The neuroanatomy and neuroendocrinology of fragile X syndrome
Article first published online: 17 FEB 2004
Copyright © 2004 Wiley-Liss, Inc.
Mental Retardation and Developmental Disabilities Research Reviews
Special Issue: Fragile X Syndrome: Frontiers of Understanding Gene-Brain-Behavior Relationships
Volume 10, Issue 1, pages 17–24, February 2004
How to Cite
Hessl, D., Rivera, S. M. and Reiss, A. L. (2004), The neuroanatomy and neuroendocrinology of fragile X syndrome. Ment. Retard. Dev. Disabil. Res. Rev., 10: 17–24. doi: 10.1002/mrdd.20004
- Issue published online: 17 FEB 2004
- Article first published online: 17 FEB 2004
- Manuscript Accepted: 28 MAY 2003
- Manuscript Received: 11 APR 2003
- fragile X syndrome;
- FMR1 protein;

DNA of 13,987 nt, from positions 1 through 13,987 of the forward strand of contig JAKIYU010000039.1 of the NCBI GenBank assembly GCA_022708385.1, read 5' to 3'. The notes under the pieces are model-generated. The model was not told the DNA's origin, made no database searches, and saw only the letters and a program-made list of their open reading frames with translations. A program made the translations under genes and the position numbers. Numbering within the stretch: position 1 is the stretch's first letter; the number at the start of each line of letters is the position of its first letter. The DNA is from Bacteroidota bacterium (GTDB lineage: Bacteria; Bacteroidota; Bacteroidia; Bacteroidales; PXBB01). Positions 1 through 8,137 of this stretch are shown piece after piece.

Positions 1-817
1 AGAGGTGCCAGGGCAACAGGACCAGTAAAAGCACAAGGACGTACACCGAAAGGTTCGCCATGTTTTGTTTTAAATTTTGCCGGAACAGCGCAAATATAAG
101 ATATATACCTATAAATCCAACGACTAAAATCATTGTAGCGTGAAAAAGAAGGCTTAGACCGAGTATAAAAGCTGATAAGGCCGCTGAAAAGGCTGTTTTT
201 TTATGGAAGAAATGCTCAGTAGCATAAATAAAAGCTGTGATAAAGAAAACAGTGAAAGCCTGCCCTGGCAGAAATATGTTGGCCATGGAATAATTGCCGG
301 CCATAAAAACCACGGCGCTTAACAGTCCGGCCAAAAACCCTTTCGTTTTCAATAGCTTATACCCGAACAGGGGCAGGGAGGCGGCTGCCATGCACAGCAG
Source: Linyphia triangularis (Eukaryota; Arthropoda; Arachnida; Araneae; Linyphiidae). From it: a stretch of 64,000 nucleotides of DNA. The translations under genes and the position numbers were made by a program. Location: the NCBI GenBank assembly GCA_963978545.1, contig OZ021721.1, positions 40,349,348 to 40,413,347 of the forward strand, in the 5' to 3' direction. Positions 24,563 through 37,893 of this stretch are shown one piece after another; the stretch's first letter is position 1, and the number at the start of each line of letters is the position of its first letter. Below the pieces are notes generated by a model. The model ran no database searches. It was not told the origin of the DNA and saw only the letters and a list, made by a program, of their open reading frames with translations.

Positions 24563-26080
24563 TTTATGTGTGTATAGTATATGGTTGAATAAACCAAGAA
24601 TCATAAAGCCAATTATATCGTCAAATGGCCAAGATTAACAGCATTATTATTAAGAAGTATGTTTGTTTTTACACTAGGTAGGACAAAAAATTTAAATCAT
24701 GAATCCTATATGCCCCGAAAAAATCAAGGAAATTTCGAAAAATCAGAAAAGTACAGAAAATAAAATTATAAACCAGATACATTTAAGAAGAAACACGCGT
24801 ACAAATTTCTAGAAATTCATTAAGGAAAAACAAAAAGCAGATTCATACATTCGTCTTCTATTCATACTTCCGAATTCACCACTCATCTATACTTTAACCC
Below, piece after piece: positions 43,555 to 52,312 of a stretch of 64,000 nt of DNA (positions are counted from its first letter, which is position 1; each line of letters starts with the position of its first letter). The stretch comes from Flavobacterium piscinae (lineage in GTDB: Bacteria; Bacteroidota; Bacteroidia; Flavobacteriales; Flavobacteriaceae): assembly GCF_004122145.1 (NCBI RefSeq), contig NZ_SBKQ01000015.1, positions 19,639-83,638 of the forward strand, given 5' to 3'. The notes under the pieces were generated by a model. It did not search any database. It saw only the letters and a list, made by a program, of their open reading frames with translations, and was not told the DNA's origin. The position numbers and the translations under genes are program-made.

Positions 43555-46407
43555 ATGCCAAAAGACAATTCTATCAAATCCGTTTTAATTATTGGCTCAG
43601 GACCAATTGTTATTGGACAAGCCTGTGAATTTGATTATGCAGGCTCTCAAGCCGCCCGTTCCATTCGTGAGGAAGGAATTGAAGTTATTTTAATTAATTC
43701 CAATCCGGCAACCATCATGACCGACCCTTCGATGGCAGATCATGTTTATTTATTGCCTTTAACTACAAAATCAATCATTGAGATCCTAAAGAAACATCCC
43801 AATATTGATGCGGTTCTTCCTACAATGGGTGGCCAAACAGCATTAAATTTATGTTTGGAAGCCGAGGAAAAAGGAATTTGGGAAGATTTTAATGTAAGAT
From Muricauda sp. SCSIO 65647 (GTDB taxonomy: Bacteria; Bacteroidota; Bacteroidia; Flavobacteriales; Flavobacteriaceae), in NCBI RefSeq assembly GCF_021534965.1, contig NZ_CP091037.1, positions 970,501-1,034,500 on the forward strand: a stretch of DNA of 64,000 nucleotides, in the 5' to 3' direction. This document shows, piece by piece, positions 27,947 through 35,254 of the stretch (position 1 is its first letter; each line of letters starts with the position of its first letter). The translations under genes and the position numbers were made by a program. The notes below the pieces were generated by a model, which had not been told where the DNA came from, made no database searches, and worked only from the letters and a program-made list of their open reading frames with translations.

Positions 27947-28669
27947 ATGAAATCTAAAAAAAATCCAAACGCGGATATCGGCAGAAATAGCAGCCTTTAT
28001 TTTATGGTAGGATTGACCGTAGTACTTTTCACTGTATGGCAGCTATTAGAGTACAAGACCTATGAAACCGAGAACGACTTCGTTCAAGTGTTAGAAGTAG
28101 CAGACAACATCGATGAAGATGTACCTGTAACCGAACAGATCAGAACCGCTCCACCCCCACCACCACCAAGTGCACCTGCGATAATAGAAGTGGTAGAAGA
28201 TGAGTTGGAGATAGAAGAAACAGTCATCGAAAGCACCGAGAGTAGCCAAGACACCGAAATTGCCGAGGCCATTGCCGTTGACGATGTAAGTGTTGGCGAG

Fragile X syndrome (FXS), caused by a single gene mutation on the X chromosome, offers a unique opportunity for investigation of gene–brain–behavior relationships. Recent advances in molecular genetics, human brain imaging, and behavioral studies have started to unravel the complex pathways leading to the cognitive, psychiatric, and physical features that are unique to this syndrome. In this article, we summarize studies focused on the neuroanatomy and neuroendocrinology of FXS. A review of structural imaging studies of individuals with the full mutation shows that several brain regions are enlarged, including the hippocampus, amygdala, caudate nucleus, and thalamus, even after controlling for overall brain volume. These regions mediate several cognitive and behavioral functions known to be aberrant in FXS such as memory and learning, information and sensory processing, and social and emotional behavior. Two regions, the cerebellar vermis, important for a variety of cognitive tasks and regulation of motor behavior, and the superior temporal gyrus, involved in processing complex auditory stimuli, are reported to be reduced in size relative to controls. Functional imaging, typically limited to females, has emphasized that individuals with FXS do not adequately recruit brain regions that are normally utilized by unaffected individuals to carry out various cognitive tasks, such as arithmetic processing or visual memory tasks. Finally, we review a number of neuroendocrine studies implicating hypothalamic dysfunction in FXS, including abnormal activation of the hypothalamic–pituitary–adrenal (HPA) axis. These studies may help to explain the abnormal stress responses, sleep abnormalities, and physical growth patterns commonly seen in affected individuals. In the future, innovative longitudinal studies to investigate development of neurobiologic and behavioral features over time, and ultimately empirical testing of pharmacological, behavioral, and even molecular genetic interventions using MRI are likely to yield significant positive changes in the lives of persons with FXS, as well as increase our understanding of the development of psychiatric and learning problems in the general population. MRDD Research Reviews 2004;10:17–24. © 2004 Wiley-Liss, Inc.